Growing up in Union Bay Village

How many of us Union Bay Village kids are left?

You know who you are—because those three words have been part of your family’s private language all your life, just like mine. Union Bay Village. Shorthand for a time and a place in your family’s life. To summarize it as married student housing leaves out a lot, like calling Pavarotti a vocalist.

There was a swamp, a dump, a landfill, just south of where the N.E. 45th Street Viaduct touches down. The place never looked like a launching pad. But there was a time when men and women grew wings there. There was a time when the squeal of bus brakes would bring 26 kids under the age of 5 to full alert. We’d look down the grass court between the two long six-unit buildings, and if a man got off with an armload of books, we’d all scream “Daddy!” and run to see whose it was. That’s when it was called Union Bay Village.

The Village grew out of a swamp overnight. It had to. The GIs were coming. Hundreds of thousands of men and women, coming home from World War II, looking for the dreams and the families they had put on hold. Some had pushed pencils; some riveted airplane wings. Some had walked through hell, on levels literal and personal. Now the war was over, but they were coming home to an America that was not ready for them.

Where were the jobs? Where were the houses and Chevrolets and refrigerators? Guys were eager to get back to living, get back to work, get married, raise a family. They weren’t interested in excuses. They had limited patience, and they had been trained in armed combat.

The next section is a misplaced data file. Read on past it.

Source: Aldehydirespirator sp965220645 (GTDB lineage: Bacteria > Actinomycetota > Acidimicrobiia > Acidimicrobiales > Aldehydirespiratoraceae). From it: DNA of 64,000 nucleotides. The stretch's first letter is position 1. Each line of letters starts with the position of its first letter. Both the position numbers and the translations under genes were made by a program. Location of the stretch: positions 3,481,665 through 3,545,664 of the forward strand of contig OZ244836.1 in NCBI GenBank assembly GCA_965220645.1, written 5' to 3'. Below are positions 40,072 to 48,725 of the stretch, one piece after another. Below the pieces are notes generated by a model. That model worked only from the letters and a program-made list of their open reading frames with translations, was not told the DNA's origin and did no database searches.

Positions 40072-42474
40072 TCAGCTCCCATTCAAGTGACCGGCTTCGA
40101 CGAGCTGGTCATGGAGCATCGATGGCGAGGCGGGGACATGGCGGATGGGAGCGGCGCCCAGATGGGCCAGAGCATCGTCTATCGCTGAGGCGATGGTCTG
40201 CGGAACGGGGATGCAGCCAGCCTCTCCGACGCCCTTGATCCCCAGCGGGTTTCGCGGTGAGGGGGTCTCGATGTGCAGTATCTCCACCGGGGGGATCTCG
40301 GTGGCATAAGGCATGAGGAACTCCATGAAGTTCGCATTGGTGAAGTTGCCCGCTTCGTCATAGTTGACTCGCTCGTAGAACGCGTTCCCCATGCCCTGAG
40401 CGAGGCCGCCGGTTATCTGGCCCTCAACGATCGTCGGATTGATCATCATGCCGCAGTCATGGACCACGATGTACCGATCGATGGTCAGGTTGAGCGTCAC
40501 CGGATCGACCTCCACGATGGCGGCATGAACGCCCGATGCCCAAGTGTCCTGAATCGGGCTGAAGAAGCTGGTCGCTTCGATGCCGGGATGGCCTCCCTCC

My mother, Hilda Kahle, has strong memories of those days: “The best idea the government ever had was the GI Bill. It channeled the men into education, gave them the excitement of moving ahead, while easing them back into civilian society. And it spread out that re-entry over three or four years instead of them all coming out in one block.”

The problem with the great idea was how to make it work, and work quickly. Every college and university in the country was strained to the limit to take them in. And everywhere Married Student Housing emerged as a priority issue. These were older guys, some married before they went in the service, others with plans on hold. Housing in Seattle, as in most cities, was priced way beyond GI Bill benefits.

At the University of Washington, the answer was Union Bay Village. Full credit should go to the University, for it beat swords into ploughshares with the speed and relentlessness of the veterans it served. On Nov. 1, 1945, President L. Paul Sieg announced a plan to build a housing project for married vets bordering the Montlake dump, a plan to go from bare ground to occupancy in four months’ time. He asked the federal government to donate now-vacant housing units from the Hanford Nuclear Reservation, from the Bremerton Naval Shipyard, from the Renton Boeing plants and elsewhere. Sterile white shoeboxes, prefab bungalows, fourplexes, sixplexes, by barge and truck and crane, they were hauled to the site and set down in rows on the muddy landfill. Four months later, the last weekend in March, the first residents moved in. By November 1946, there would be more than 400 homes.